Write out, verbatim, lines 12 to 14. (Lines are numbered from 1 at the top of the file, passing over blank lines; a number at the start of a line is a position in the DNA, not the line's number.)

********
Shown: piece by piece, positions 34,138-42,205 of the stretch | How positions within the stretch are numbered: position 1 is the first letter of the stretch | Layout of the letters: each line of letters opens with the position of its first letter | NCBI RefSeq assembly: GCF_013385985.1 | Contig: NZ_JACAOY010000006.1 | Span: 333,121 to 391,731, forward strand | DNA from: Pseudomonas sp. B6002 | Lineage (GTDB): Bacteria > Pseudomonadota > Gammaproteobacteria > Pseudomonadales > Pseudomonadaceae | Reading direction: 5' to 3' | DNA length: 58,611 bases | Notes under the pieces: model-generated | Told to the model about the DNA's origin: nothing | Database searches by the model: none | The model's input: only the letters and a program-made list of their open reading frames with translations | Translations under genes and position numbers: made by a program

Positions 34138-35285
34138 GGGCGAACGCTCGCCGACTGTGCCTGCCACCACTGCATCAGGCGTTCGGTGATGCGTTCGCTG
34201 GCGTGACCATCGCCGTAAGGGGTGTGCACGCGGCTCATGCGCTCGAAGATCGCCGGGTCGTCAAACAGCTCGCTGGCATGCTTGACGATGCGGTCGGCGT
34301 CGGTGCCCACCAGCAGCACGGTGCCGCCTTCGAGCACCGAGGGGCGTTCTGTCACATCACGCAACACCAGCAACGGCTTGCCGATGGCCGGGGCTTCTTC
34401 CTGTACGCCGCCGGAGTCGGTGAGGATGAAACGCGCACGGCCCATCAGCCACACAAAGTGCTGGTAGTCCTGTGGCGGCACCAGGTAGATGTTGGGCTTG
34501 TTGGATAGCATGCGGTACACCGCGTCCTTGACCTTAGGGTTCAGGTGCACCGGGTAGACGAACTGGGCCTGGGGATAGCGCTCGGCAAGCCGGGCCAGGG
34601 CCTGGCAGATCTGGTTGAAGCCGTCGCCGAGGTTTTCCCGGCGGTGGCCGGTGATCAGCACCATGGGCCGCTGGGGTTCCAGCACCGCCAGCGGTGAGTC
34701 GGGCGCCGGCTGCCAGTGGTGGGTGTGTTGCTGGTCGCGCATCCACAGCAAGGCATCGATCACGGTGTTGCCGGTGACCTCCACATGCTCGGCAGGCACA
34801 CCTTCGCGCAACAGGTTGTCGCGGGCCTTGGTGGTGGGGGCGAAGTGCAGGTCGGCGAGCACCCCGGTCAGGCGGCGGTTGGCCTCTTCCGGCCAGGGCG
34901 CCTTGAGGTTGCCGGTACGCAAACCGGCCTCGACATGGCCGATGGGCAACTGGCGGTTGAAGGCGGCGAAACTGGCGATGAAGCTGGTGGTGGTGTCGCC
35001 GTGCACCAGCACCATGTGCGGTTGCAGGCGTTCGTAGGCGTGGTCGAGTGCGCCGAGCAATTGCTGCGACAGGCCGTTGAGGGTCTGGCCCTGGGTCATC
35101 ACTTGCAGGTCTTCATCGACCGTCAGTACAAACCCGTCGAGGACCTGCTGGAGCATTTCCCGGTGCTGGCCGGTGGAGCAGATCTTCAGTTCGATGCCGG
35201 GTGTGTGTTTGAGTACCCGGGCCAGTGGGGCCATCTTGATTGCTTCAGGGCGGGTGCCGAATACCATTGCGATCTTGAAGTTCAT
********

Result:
35001 GTGCACCAGCACCATGTGCGGTTGCAGGCGTTCGTAGGCGTGGTCGAGTGCGCCGAGCAATTGCTGCGACAGGCCGTTGAGGGTCTGGCCCTGGGTCATC
35101 ACTTGCAGGTCTTCATCGACCGTCAGTACAAACCCGTCGAGGACCTGCTGGAGCATTTCCCGGTGCTGGCCGGTGGAGCAGATCTTCAGTTCGATGCCGG
35201 GTGTGTGTTTGAGTACCCGGGCCAGTGGGGCCATCTTGATTGCTTCAGGGCGGGTGCCGAATACCATTGCGATCTTGAAGTTCAT